In the second stage, assuming the proceeding is voluntary, the corporation winds up. (Corp. Code § 1903(a)).  The BAP explained that during the wind-up process, the company’s board “shall continue to act as a board and shall have full powers to wind up and settle its affairs, both before and after the filing of the certificate of dissolution.” (Corp. Code § 1903(b)).  Furthermore, the company during this time shall cease to carry on business except necessary for the beneficial winding up of the company and except as the board deems necessary to preserve the goodwill and going-concern value pending a sale. (Corp. Code § 1903(c)).

In the third stage, the corporation files a certificate of dissolution with the Secretary of State once the company has been completely wound up (Corp. Code § 1905(a)).  In this certificate, the directors also certify that the company’s final tax return has been filed.  Thus, upon the filing of the certificate of dissolution, the company’s powers, rights and privileges cease. (Corp. Code § 1905(b)).

With this framework in mind, the BAP concluded that Downs Holdings remained the owner of the Membership Interests because the interests were never transferred to the Downs.  The BAP noted that there was no dispute that the Downs unanimously voted to dissolve Downs Holdings or that the Downs intended to dissolve the corporation.  Nevertheless, the BAP rejected Norio’s argument that Downs Holdings fully dissolved in 2012 as a matter of law when it elected to dissolve.

The BAP determined that Norio failed to provide any authority in support of this argument that a statement of an intent to wind up and dissolve acts as an asset transfer as a matter of law.  Instead, the statutory language provides for the company’s continued existence during the wind up process while it formally divides and conveys its assets. (Corp. Code § 2010(a)).  And, if a company forgets to administer or otherwise distribute assets during the wind up process, those omitted assets remain corporate assets of the dissolved company until they have been properly distributed. (Corp. Code § 2010(c)).

Ultimately, the BAP agreed with the bankruptcy court that Downs Holdings never formally dissolved because it failed both to file a final certificate of dissolution with the Secretary of State and to file its final tax return.  Indeed, Downs Holdings never sought to formally transfer its assets and did not otherwise take any action to wind up its business.  And, even if Downs Holdings did actually wind up and dissolve, its omission of the Membership Interests from the dissolution process meant that they remained assets of the dissolved corporation under Corp. Code section 2010(c).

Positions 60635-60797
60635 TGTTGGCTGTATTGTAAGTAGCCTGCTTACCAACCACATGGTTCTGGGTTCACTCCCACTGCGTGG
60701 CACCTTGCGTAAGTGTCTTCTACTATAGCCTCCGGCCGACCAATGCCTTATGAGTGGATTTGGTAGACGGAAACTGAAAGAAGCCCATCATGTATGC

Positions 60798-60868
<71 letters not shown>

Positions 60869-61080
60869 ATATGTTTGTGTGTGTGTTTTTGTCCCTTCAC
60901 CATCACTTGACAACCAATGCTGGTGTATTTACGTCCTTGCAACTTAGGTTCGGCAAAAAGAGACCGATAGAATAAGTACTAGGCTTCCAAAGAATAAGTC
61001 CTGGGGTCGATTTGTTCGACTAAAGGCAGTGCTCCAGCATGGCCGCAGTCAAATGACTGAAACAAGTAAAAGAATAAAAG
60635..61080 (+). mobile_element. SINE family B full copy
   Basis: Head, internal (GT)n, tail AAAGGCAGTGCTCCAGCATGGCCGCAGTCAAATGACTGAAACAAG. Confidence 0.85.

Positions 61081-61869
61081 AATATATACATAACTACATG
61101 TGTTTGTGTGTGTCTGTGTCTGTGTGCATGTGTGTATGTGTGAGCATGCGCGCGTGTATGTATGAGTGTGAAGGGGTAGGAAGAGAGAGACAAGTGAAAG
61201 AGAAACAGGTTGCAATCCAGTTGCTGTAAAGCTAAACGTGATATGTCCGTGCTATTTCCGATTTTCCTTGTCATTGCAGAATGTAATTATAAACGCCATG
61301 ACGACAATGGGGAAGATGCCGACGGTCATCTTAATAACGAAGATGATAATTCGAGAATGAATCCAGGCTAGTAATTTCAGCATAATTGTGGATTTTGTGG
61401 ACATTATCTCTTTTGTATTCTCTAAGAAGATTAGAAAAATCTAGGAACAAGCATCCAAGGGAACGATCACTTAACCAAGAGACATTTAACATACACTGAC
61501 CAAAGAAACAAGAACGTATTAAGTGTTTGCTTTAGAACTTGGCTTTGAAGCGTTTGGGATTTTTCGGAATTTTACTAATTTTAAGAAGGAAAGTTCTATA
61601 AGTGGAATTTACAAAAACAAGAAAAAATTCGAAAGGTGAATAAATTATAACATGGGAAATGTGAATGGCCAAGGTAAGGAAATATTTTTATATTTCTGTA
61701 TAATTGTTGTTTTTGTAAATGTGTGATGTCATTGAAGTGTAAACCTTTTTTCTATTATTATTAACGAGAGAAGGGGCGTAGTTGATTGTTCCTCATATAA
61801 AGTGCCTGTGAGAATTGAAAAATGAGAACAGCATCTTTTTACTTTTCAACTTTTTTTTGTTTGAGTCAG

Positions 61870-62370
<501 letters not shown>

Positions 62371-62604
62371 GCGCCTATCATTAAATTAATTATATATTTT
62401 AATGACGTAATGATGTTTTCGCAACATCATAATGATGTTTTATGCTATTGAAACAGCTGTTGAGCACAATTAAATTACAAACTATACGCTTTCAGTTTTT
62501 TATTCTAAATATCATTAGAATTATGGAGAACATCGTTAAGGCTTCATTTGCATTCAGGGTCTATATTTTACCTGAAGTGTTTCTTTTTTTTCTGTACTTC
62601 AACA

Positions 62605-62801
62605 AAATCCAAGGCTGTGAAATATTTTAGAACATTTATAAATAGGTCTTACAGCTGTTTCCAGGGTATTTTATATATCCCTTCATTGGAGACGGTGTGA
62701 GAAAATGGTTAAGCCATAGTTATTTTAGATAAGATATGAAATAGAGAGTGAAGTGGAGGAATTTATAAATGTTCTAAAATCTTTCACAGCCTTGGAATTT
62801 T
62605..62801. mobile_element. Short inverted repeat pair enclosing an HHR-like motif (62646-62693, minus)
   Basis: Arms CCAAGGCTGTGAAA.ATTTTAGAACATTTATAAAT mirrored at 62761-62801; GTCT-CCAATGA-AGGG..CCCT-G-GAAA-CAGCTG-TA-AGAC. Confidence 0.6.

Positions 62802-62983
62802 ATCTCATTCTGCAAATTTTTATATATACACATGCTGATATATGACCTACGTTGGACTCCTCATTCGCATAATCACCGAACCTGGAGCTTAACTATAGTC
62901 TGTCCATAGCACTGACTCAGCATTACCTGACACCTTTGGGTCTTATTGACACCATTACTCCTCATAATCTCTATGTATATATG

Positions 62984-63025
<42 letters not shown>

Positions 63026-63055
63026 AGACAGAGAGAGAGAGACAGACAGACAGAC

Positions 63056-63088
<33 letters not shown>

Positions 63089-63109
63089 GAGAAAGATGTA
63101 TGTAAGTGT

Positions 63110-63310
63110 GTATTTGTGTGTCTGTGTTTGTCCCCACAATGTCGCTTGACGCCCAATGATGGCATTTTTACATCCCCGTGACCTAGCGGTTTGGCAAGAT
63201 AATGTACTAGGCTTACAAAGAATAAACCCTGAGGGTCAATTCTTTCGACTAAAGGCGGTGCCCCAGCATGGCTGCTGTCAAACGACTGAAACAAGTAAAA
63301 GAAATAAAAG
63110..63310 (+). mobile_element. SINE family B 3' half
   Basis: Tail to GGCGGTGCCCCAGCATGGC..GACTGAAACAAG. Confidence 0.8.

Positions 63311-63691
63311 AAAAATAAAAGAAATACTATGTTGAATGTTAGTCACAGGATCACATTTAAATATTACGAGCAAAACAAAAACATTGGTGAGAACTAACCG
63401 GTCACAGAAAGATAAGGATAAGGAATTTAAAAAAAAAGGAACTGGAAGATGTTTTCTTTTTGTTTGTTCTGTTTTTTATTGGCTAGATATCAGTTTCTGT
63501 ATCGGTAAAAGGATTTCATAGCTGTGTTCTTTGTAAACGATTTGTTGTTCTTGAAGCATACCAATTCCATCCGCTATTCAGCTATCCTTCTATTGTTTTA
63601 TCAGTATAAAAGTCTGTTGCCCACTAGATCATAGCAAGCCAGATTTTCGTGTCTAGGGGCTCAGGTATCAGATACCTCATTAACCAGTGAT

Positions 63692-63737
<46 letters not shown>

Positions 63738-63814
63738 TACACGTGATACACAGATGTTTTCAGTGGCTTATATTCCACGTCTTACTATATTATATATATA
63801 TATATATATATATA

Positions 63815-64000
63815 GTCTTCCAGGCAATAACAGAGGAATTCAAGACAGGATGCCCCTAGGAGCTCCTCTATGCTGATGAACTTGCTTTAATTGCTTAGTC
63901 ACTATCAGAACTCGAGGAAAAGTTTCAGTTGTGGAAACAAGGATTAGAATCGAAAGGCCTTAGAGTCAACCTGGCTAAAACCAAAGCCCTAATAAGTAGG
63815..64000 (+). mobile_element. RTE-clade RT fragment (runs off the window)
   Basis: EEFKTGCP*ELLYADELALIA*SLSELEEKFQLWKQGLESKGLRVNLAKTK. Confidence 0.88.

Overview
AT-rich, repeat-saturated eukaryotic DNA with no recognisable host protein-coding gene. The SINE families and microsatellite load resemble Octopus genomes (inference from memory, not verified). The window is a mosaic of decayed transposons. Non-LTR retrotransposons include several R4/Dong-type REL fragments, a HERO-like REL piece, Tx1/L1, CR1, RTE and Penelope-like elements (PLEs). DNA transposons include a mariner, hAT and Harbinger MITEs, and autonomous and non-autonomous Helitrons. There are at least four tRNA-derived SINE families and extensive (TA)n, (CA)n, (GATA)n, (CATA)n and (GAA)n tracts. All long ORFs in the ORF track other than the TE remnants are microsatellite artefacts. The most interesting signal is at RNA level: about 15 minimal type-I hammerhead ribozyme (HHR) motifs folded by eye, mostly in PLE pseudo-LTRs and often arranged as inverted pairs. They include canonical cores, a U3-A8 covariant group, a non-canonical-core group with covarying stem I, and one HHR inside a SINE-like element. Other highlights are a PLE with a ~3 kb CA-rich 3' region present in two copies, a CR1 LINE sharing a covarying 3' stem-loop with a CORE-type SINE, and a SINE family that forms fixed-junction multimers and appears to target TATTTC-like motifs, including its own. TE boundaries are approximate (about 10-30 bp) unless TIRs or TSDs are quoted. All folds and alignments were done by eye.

Therefore, Downs Holdings remained the owner of the Membership Interests and the Debtor could not have pledged these assets as collateral for the loan, resulting in Norio having only an unsecured claim.


This case reminds us of the value of good checklists for the lender during the initial due diligence process.  While not discussed in the opinion, it would be interesting to see what documentation and representations were made by the Debtor in securing the loan, especially since the chapter 11 petition was filed only three days after the Debtor received the funds.  Was there fraud in the loan documentation or was this just sloppy vetting by the lender?

In hindsight, it appears that the lender could have avoided the loss of the secured status of its claim and the attendant litigation and appellate costs by verifying whether the corporation actually dissolved — through the filing of a final tax return or of a final certificate of dissolution with the Secretary of State — or by verifying that the Membership Interests were properly transferred through an assignment or other formal documentation. 

This case also provides a useful primer on the general dissolution process under California law. The BAP reminds us that the statutory dissolution process requires more than simply electing and agreeing to dissolve a company.  The BAP emphasized that corporate assets remain corporate assets of the dissolved company absent their actual disposition; there is no automatic transfer of assets upon dissolution as a matter of law.

These materials were prepared by ILC member Joseph Boufadel of Salvato Law Offices in Los Angeles (, with editorial contributions from ILC member Michael W. Davis of Brutzkus Gubner in Woodland Hills (